Printing is not publishing – what to look for in a publisher relationship

Due to an increase in availability of print-on-demand services that provide lower-cost alternatives for converting a manuscript into a printed and bound product, there is growing confusion among new authors about what constitutes the role of a publisher. Although many publishers and printing companies have symbiotic relationships, publishing companies provide much more than simply printing and binding of a manuscript.

To better understand the role of a publisher, and what authors should look for in a publisher relationship, we reached out to two of TAA’s industry professionals and 2017 conference sponsors: William England of Sentia Publishing and Sean Wakely of FlatWorld. [Read more…]

Textbook proposal tips: Read publishers’ author guidelines

TextbooksMost textbook publishers provide instruction on their website in the form of author guidelines for developing a book proposal that includes detailed information on how you can become an author for their company.

TAA has compiled this list of author guidelines for many of the major textbook publishers. [Read more…]

9 Tips for choosing a textbook publisher

Textbook ResearchAuthors share 9 tips for choosing a textbook publisher:

1) Interview several publishers, inquiring about sales force, editorial assistance, grants and advances. (Karen Morris)

2) Begin by eliminating the publishers you don’t want — those who have consistently bad relations with authors (which you can learn by talking to other authors); don’t have a clue about marketing; and are unwilling to make a commitment in the form of a healthy advance against royalties and editorial support early in the writing process. (C. Leon Harris) [Read more…]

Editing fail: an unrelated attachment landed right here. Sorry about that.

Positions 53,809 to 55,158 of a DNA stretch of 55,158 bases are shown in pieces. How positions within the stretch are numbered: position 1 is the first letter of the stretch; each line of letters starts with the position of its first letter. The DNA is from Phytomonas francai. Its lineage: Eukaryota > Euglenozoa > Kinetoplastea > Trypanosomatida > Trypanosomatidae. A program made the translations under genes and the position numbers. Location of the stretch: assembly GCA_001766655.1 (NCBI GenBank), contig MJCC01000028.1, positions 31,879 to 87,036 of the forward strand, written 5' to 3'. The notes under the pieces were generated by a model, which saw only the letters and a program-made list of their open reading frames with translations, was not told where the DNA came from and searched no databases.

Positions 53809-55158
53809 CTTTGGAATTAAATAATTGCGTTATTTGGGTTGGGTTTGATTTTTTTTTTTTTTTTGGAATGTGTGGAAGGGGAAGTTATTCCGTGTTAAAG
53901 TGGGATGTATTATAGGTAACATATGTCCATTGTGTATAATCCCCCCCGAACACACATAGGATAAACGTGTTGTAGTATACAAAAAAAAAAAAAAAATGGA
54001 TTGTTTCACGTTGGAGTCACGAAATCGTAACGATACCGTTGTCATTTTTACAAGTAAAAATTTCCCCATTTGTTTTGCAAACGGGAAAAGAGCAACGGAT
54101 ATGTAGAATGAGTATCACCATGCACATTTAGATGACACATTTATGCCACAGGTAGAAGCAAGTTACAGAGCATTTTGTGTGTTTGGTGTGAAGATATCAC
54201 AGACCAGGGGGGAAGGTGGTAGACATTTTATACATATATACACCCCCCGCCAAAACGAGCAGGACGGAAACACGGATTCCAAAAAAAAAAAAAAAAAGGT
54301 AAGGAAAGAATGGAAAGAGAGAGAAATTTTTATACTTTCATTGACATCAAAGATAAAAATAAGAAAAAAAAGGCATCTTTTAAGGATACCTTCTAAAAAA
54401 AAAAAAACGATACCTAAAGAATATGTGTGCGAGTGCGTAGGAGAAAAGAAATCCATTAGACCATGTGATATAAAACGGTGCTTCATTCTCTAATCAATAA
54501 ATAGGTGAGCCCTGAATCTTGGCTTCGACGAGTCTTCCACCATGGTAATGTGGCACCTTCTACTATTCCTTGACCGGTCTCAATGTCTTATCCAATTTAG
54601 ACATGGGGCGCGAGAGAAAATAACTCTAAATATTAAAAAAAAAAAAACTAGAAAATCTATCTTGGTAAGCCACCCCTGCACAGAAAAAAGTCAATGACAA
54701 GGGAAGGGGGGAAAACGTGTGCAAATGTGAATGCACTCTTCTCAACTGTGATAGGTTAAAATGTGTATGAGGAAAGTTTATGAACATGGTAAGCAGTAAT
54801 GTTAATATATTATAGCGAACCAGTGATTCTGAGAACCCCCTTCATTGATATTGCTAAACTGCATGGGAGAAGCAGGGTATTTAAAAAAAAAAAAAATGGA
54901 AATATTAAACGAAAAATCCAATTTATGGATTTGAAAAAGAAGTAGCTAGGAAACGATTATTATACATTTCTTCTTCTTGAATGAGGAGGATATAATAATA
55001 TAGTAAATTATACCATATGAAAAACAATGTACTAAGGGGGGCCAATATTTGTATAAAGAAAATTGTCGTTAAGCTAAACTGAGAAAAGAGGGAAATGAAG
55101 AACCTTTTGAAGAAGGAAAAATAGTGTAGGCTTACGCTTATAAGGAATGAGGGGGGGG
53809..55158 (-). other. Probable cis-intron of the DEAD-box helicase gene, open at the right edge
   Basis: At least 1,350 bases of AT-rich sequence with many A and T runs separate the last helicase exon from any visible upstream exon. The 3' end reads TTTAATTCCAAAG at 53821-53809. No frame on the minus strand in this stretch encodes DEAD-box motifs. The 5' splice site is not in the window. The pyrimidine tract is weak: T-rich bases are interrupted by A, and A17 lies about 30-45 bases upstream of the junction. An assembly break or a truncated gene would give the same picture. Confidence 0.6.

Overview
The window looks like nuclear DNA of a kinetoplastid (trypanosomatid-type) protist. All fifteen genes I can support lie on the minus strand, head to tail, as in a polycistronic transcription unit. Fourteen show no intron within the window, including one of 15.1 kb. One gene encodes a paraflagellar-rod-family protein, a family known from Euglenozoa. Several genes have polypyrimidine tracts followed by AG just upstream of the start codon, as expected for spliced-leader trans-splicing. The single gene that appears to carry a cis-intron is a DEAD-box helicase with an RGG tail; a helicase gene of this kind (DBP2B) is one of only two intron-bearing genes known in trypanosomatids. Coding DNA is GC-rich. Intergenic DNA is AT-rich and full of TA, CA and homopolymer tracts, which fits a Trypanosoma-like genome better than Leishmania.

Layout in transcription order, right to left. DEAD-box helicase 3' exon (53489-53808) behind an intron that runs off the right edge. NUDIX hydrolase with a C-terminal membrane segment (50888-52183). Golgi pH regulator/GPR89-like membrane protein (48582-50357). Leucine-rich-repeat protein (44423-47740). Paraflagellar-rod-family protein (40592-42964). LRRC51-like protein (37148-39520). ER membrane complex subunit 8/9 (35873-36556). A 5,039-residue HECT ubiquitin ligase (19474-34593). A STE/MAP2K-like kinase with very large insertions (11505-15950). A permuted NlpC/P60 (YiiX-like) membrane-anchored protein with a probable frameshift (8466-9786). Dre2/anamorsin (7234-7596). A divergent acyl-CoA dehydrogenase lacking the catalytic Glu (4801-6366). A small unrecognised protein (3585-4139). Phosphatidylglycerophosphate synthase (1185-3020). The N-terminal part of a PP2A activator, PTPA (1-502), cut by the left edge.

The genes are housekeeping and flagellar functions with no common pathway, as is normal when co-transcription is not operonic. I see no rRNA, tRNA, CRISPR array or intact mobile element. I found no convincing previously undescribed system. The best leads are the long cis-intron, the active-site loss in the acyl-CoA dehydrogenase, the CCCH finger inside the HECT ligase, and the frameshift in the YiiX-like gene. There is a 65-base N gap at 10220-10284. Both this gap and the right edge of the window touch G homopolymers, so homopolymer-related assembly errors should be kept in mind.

Tips on selecting the right publisher for your textbook

Q: “I’m shopping a project around to a number of different publishers, but I’m having trouble figuring out exactly why I should choose one publisher over another, should more than one of them be interested. Assuming that each publisher makes approximately the same offer, and that my project fits in well with each publisher’s list, what other factors should I take into consideration? Does anyone have any personal experience (or warnings) that they would like to share? I’m particularly interested in hearing about people’s experiences with Cengage (formerly Thomson Brooks/Cole), Freeman, and Wiley, in the science/math college textbook divisions. It would also be very helpful to have any advice regarding questions I could ask of the editors to determine which publisher would be best to work with.”

A: Rebecca Plante, PhD, Associate Professor, Sociology Department, Ithaca College:

“I don’t have any specific knowledge of the science/math text market, but I have some general ideas.

1. Is there a publisher particularly known as the place to go to for books on [your specialty/subject here]? For example, if adopters know Wiley as a great source of books on X, your book would be more easily part of the adopter’s search. [Read more…]